ARLINGTON, VA – Seventy-two vehicles earned the Insurance Institute for Highway Safety's Top Safety Pick award for 2009. This is more than double the number of 2008 recipients and more than three times the number of 2007 winners. Top Safety Pick recognizes vehicles that do the best job of protecting people in front, side, and rear crashes based on good ratings in Institute tests. Winners must also have electronic stability control (ESC).
For the first time ever, winners represent every class of vehicle the Institute tests except microcars. Most car, minivan, and SUV models, midsize convertibles, and small and large pickups are eligible. Ford and its subsidiary Volvo have 16 winners, including the Ford F-150 large pickup. Thirteen winners are from Honda and its Acura division. The Honda Fit with optional ESC is the first minicar to earn Top Safety Pick.
Honda, Acura, and Subaru, which picked up four awards, have at least 1 Top Safety Pick in every vehicle class in which they compete. Top Safety Pick provides an incentive for manufacturers to offer safer vehicle designs that go far beyond basic federal standards.
"In order to win, automakers have beefed up the side structures of vehicles and added side airbags to do a better job of protecting people in serious side crashes," said Institute President Adrian Lund. "They're rapidly adding ESC to prevent crashes, and they're designing seats and head restraints that do a better job of protecting against whiplash."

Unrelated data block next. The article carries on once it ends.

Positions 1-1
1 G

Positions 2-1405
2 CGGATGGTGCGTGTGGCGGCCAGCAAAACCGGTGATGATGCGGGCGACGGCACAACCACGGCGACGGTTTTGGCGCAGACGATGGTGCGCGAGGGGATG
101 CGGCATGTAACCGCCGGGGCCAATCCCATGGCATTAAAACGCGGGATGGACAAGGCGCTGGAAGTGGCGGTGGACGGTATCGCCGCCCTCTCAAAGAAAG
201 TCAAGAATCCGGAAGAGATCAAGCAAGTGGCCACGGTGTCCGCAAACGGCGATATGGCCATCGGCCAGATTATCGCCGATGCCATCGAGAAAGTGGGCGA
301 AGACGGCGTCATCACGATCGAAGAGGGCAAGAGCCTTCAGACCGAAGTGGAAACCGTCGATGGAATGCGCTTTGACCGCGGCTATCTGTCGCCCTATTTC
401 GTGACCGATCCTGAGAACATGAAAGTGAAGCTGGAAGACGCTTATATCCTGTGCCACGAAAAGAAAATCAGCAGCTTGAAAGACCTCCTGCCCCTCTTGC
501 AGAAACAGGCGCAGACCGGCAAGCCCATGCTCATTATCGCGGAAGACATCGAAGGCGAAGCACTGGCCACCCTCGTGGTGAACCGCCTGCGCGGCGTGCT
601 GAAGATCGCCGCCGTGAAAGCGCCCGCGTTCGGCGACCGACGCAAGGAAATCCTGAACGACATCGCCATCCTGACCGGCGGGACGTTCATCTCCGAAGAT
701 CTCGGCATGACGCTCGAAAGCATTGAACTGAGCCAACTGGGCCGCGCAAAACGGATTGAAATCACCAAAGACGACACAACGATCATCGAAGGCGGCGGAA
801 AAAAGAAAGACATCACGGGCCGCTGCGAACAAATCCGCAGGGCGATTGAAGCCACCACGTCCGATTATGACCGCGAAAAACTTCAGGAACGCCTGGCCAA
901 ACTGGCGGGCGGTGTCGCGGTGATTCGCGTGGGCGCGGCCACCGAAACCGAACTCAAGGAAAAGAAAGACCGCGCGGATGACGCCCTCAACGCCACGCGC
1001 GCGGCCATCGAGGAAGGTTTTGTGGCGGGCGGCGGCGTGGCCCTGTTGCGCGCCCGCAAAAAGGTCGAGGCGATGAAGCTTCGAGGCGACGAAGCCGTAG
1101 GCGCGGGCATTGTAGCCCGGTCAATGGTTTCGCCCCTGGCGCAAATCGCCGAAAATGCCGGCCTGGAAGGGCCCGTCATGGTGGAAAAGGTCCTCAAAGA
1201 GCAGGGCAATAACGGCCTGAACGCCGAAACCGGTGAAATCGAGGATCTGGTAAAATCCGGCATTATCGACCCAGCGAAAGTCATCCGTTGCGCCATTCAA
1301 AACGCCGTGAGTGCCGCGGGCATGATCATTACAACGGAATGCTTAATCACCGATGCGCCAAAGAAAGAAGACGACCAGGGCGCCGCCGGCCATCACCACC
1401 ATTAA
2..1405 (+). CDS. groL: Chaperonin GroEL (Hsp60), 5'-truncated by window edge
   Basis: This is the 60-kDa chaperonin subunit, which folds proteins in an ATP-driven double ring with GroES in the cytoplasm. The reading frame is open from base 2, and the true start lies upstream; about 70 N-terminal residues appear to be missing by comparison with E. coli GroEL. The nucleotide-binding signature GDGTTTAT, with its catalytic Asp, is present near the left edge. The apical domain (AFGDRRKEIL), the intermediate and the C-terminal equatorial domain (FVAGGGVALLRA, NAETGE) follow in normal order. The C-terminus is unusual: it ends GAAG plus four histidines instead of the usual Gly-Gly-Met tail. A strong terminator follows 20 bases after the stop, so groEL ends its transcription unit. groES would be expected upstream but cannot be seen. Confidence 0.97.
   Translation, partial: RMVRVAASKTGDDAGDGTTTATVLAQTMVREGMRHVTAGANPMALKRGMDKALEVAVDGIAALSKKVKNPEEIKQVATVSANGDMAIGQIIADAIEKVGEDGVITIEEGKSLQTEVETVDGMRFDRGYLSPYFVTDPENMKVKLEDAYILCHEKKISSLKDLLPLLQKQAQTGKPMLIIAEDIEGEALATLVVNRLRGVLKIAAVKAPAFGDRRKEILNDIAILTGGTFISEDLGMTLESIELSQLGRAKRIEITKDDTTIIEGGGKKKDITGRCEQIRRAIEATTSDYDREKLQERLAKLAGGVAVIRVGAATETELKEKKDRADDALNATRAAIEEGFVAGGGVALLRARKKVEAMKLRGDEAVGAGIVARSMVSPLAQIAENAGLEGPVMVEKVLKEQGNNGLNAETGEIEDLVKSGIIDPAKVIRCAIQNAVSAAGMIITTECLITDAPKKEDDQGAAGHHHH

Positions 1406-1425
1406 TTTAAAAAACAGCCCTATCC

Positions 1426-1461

The Institute's frontal crashworthiness evaluations are based on results of 40 mph frontal offset crash tests. Each vehicle's overall evaluation is based on measurements of intrusion into the occupant compartment, injury measures recorded on a Hybrid III dummy in the driver seat, and analysis of slow-motion film to assess how well the restraint system controlled dummy movement during the test.
Side evaluations are based on performance in a crash test in which the side of a vehicle is struck by a barrier moving at 31 mph. The barrier represents the front end of a pickup or SUV. Ratings reflect injury measures recorded on two instrumented SID-IIs dummies, assessment of head protection countermeasures, and the vehicle's structural performance during the impact.
Rear crash protection is rated according to a two-step procedure. Starting points for the ratings are measurements of head restraint geometry — the height of a restraint and its horizontal distance behind the back of the head of an average-size man. Seat/head restraints with good or acceptable geometry are tested dynamically using a dummy that measures forces on the neck. This test simulates a collision in which a stationary vehicle is struck in the rear at 20 mph. Seats without good or acceptable geometry are rated poor overall because they can't be positioned to protect many people.
Originally posted on Green Fleet Magazine